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Alessandro Zona Mattioli

12 October 2021
The consensus back in 2008 – ten years after the introduction of the euro – was that the adoption of a common currency had made a limited impact of around 2% in total on the trade flows of the first wave of euro area countries (Baldwin et al., 2008). Since then, six more countries have joined the euro area, and firms have internationalised their production processes. These two phenomena are interrelated and may have changed the way the common currency affects the euro area economy. Therefore, with the common currency now into its third decade – and with more countries queuing to adopt it – this paper revisits the trade effects of the euro, focusing on the newer euro adopters (i.e. those countries that have adopted the euro since 2007) and their interaction with the first wave of euro area members via supply chains. The contribution of the paper is twofold. First, it revisits the estimated aggregate impact of the euro on euro area trade, as well as on trade within and between the two waves of adopters. Data on bilateral flows between 1990 and 2015 for an extended sample of countries to estimate a gravity equation indicate a significant trade impact, ranging between 4.3% and 6.3% in total on average, with the magnitude being the highest for exports from the second wave of adopters to the first wave of adopters. If a synthetic control approach (Abadie and Gardeazabal, 2003; Abadie et al., 2010) is used instead, the estimated gains associated with euro adoption are greater. In particular, exports of both intermediate and final products from countries belonging to the first wave of euro adopters to those belonging to the second wave are estimated to have increased by about 30% using this approach. The second contribution made by this paper relates to the channels through which trade might be affected by a currency union. This question is explored by looking separately at trade in intermediate goods and final products. While we find that trade gains were mainly driven by trade in intermediate goods among countries that adopted the currency earlier (5.3%), our results also show that the euro had a positive effect on the exports of final products from the second wave of adopters to other euro area countries. This effect is as high as 10.6% with the gravity model and 32% with the synthetic control approach. One of the reasons for the difference in the range of estimates between the two approaches might be that the gravity model can control for unobserved characteristics via fixed effects, while the synthetic control approach may fail to do so. These results suggest that the euro facilitated the establishment and expansion of international production chains in Europe. In turn, this is likely to have increased business cycle synchronisation in the euro area and to have supported market access for later adopters.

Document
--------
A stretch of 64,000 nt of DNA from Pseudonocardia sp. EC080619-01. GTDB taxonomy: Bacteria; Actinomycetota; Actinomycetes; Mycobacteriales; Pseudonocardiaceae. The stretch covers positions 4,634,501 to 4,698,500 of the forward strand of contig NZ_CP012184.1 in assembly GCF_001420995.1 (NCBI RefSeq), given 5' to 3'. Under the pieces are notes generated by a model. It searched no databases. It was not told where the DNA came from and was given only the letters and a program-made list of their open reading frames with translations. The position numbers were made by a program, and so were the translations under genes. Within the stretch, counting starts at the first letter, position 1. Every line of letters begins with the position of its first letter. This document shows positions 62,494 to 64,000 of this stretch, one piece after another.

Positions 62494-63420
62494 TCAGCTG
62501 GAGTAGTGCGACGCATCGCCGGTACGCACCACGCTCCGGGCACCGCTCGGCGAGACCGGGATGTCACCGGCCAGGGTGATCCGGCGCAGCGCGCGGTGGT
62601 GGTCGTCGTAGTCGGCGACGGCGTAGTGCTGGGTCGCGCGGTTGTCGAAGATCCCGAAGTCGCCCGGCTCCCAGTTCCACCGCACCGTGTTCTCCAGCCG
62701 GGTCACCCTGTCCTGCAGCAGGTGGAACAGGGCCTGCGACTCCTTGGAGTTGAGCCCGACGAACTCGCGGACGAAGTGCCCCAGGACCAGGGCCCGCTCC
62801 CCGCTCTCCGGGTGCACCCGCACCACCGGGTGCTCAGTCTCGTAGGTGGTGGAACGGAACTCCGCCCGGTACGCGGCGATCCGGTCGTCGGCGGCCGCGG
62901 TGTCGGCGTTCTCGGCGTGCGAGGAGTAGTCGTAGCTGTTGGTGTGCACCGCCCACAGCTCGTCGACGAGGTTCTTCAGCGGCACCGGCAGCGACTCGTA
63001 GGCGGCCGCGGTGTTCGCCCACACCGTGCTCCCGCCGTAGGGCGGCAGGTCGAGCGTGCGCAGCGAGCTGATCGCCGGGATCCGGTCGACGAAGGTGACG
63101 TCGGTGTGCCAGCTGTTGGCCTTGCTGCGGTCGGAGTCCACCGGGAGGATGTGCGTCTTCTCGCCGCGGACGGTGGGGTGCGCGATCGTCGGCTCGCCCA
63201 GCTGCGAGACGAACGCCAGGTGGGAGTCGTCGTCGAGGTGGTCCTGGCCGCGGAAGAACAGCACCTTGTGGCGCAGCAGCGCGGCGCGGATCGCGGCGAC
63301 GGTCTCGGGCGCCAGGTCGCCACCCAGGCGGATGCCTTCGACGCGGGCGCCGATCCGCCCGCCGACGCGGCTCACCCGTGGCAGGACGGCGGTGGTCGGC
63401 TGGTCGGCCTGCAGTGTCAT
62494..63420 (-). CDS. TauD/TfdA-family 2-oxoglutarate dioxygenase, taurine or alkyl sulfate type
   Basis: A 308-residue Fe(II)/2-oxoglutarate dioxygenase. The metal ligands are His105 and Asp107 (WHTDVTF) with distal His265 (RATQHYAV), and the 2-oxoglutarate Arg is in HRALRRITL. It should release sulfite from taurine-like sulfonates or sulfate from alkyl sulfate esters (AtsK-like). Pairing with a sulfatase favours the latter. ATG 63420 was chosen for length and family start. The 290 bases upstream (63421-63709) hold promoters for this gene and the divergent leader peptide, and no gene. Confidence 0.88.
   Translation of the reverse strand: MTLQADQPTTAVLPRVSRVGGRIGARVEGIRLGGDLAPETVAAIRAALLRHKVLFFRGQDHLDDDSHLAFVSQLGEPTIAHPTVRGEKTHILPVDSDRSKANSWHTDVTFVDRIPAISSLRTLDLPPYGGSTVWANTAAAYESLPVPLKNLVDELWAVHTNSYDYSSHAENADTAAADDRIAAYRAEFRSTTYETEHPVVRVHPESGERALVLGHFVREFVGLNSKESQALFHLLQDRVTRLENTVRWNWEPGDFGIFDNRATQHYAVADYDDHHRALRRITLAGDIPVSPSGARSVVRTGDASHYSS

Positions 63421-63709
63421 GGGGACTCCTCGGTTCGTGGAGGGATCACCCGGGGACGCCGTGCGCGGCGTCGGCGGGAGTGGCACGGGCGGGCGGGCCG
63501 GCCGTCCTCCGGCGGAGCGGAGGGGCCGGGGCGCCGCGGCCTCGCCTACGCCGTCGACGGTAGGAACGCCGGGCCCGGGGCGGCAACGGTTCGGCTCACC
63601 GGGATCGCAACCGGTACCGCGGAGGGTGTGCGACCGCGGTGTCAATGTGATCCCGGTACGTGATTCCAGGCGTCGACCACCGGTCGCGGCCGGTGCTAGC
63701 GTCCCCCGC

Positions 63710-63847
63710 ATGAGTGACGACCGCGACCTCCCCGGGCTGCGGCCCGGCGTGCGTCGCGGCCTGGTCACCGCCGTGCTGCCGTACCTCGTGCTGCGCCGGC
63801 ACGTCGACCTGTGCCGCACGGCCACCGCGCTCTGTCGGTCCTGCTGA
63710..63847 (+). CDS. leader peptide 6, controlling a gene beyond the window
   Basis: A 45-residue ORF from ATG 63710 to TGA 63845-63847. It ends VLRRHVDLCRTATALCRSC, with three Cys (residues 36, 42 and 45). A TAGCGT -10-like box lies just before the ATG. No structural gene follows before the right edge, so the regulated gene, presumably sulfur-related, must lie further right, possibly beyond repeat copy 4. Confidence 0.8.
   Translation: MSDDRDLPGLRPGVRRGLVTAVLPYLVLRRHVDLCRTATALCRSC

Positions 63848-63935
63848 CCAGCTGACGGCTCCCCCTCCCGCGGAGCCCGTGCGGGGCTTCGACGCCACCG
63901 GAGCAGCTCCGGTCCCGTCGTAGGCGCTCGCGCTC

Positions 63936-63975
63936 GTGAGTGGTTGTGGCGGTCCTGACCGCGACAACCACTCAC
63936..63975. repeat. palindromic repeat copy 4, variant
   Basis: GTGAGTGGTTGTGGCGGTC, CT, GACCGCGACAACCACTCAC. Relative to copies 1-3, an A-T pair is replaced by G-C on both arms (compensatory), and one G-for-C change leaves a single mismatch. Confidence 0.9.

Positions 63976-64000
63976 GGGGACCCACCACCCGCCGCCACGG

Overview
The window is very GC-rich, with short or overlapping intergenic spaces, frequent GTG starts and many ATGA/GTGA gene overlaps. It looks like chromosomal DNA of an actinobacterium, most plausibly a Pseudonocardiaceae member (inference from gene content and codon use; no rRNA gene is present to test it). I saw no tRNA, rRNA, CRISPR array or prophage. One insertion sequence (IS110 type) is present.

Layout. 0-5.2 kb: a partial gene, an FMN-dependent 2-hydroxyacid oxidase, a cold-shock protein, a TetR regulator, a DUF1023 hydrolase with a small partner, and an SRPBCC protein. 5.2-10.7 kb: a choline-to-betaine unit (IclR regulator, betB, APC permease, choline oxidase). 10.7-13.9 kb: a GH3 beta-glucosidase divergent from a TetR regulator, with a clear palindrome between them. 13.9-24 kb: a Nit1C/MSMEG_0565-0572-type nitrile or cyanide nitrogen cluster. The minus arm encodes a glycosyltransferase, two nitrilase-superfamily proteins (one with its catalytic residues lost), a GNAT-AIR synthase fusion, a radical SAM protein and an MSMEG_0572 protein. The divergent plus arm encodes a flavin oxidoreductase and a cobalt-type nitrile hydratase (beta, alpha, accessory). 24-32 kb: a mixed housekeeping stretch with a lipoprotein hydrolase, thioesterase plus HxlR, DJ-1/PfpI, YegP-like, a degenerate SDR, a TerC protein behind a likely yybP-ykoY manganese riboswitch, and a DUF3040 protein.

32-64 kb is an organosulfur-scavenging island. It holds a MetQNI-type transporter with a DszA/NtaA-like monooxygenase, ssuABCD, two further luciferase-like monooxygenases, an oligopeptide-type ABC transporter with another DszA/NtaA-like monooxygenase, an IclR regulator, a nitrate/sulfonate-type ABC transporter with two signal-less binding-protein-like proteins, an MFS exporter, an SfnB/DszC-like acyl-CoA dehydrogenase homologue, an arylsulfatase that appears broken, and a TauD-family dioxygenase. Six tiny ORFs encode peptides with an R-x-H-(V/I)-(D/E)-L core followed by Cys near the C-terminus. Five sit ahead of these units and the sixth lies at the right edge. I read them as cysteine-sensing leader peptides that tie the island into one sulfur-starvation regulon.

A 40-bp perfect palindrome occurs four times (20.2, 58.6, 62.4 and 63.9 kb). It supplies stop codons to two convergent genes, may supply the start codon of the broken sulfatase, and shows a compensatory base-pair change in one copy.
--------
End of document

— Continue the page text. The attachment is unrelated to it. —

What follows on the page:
JEL Code
F14 : International Economics→Trade→Empirical Studies of Trade
F15 : International Economics→Trade→Economic Integration